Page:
Özdag, the founder of Zafar Party, recently claimed that there are currently 13 million refugees in Turkey without providing any corroborating information. According to the UN, this number is more like 3.6 million. Bashdash claimed that this figure of Özdag is deliberately unrealistic and is only intended to create xenophobia and fear among the Turkish population.
“This latest campaign by the Victory Party is against international law and it also aims to target individuals and normalize any acts of violence against them,” he warned.
“The racism and discrimination that the Victory Party calls “patriotism” is actually a recipe for a future shaped by hatred, mistrust and violence not only against migrants, but also against all citizens who defend human rights and the rule of law. Law in a country in permanent democratic decline.
According to Basdas, in recent years putting people’s lives at risk has become a political tool used to win elections by distracting voters from real issues elsewhere. The few who oppose this tactic are targeted to silence them. He also criticized the European countries that did not fulfill their obligations in this field.
“Europe does not address the lack of access to asylum, violations of the principle of discrimination against refugees and discrimination attacks against refugees, as well as turning back at the borders by designating Turkey as a safe third country. That has to change now,” he said.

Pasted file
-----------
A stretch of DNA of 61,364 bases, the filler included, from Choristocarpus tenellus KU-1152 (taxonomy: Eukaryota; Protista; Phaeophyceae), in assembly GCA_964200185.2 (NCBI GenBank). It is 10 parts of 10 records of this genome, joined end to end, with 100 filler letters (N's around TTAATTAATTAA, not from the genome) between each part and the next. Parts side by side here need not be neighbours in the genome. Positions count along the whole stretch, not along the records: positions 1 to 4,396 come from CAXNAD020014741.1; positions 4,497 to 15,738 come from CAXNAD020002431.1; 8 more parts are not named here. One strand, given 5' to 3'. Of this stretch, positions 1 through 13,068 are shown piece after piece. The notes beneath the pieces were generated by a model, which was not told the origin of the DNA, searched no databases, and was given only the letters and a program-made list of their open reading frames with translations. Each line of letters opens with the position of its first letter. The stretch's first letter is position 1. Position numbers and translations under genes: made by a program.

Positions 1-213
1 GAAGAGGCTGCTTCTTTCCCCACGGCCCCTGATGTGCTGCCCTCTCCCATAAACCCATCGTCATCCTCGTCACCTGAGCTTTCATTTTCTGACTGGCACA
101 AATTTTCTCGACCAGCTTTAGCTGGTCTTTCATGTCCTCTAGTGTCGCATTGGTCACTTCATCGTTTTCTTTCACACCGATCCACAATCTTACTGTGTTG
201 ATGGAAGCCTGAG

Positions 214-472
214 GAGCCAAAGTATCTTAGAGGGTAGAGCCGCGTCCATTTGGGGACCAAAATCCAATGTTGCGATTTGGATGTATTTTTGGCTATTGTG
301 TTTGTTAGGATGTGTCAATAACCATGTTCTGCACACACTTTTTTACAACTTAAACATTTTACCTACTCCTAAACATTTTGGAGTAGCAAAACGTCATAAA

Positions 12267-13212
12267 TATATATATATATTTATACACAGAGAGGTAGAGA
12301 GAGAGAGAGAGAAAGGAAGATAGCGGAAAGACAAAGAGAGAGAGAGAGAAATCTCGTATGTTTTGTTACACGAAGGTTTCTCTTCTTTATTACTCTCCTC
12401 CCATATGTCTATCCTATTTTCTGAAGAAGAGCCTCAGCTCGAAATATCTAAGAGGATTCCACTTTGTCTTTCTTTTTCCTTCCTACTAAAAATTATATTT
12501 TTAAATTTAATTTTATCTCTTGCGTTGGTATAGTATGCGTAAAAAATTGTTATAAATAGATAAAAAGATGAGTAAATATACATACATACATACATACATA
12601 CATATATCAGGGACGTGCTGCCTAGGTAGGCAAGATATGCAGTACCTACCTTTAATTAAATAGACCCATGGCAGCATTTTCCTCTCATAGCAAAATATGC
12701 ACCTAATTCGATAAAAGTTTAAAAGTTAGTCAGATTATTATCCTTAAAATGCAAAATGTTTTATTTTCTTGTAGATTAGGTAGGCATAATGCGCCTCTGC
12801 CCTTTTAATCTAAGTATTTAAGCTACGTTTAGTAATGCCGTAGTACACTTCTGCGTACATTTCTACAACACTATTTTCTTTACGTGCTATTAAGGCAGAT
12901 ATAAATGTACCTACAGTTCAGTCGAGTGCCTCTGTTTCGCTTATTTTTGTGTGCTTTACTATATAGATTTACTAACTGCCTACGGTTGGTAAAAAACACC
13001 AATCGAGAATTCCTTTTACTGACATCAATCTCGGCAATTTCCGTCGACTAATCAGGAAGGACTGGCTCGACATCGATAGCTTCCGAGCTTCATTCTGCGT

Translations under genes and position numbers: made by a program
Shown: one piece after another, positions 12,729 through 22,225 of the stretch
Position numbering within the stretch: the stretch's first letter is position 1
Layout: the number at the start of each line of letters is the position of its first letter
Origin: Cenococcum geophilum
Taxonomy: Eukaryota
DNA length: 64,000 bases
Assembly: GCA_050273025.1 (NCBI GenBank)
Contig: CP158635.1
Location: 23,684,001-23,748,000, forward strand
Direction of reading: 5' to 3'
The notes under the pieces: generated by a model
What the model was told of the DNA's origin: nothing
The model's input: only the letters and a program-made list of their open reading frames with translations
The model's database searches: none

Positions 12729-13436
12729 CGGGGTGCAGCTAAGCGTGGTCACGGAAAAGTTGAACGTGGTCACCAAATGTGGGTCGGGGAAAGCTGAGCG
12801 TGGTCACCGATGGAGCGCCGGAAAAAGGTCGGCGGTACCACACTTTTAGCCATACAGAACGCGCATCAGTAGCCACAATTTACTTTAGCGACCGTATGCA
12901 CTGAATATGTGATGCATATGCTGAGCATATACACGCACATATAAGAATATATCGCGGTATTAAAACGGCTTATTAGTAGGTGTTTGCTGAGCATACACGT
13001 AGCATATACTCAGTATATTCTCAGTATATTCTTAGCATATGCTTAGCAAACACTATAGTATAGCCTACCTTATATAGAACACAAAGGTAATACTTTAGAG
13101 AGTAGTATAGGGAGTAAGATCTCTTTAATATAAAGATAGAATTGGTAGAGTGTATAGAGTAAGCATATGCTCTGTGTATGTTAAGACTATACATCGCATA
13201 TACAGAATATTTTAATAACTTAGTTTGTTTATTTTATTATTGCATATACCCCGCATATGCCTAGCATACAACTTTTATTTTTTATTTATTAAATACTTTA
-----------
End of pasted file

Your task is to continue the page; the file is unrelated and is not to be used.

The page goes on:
Western countries often praise Turkey’s remarkable efforts to welcome Syrian refugees. However, experts stressed that the West should bear more responsibility in this area.
“States must fulfill their obligations to protect people in need of international protection, respect their human rights and ensure that they remain in favorable conditions on their territory until a permanent solution is found. “Politicians should defend the end of retreats at the borders,” said Akşener.
Bashdash suggests: “The international community should step up its commitment to the resettlement of Syrian Syrians in Turkey and offer sustainable solutions to help welcome this important population safely.”
223,881 Syrians have received Turkish citizenship, and 126,786 of them will be able to vote in the next elections.
This text is a translation of an article published on